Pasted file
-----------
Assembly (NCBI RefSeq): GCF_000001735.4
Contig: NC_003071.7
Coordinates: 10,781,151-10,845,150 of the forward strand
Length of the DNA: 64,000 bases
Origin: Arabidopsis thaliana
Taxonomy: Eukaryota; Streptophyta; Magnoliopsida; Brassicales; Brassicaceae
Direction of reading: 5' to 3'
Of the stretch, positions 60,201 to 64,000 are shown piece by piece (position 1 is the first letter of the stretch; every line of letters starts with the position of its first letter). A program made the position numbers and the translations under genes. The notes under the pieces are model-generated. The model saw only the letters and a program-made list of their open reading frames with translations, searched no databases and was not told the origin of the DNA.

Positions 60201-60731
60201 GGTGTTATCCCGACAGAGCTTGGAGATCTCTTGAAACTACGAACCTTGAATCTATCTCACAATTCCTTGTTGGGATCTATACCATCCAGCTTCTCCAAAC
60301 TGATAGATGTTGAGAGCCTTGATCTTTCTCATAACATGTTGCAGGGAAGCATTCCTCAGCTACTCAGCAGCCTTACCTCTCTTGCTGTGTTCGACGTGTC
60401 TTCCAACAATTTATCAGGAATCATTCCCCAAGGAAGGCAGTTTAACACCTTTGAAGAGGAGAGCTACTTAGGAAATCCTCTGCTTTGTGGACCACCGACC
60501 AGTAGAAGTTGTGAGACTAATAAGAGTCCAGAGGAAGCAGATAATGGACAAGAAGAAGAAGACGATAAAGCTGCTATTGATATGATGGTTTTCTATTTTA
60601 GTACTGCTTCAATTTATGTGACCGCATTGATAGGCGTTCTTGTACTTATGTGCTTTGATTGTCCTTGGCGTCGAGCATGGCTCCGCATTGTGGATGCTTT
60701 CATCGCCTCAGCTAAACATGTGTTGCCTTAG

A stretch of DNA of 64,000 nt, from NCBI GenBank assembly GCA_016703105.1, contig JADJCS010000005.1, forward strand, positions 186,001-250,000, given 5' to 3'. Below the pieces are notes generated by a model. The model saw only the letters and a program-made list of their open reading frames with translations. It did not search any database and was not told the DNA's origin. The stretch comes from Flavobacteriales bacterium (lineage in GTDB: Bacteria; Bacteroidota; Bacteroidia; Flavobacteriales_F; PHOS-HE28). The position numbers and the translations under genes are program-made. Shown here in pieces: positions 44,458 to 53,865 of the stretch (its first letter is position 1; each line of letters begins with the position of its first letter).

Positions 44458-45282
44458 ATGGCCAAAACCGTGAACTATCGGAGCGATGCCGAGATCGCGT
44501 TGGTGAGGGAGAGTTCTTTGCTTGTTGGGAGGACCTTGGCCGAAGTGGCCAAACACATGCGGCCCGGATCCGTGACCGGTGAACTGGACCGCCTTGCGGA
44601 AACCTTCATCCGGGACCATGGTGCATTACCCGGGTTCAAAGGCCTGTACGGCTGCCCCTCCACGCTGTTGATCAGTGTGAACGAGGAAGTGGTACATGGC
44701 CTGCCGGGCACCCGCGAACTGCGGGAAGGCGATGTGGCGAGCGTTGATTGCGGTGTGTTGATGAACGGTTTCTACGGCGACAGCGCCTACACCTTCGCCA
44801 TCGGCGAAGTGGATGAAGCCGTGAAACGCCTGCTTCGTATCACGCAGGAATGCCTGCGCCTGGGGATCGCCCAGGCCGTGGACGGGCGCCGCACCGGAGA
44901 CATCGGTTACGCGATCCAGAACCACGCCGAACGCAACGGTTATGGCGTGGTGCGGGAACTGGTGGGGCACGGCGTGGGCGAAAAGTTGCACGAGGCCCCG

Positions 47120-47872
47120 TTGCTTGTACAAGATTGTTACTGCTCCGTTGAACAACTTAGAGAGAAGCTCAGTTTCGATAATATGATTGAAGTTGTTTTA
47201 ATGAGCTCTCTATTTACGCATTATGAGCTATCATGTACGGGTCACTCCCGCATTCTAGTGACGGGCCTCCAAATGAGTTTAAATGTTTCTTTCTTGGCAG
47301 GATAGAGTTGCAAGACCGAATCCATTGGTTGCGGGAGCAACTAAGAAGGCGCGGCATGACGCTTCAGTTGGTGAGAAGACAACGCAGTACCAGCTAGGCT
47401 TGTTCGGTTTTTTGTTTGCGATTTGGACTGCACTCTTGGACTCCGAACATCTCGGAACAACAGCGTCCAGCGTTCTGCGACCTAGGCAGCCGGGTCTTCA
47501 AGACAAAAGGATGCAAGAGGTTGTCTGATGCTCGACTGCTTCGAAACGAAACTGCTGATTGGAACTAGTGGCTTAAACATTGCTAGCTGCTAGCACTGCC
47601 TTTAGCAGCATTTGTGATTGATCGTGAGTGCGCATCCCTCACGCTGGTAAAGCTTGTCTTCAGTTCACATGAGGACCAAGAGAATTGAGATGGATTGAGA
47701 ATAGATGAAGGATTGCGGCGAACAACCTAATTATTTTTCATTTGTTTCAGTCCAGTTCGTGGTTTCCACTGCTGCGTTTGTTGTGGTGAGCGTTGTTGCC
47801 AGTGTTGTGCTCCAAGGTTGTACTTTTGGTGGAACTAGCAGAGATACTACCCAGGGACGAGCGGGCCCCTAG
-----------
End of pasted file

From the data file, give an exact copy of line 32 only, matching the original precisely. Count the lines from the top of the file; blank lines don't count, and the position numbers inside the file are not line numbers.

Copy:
47801 AGTGTTGTGCTCCAAGGTTGTACTTTTGGTGGAACTAGCAGAGATACTACCCAGGGACGAGCGGGCCCCTAG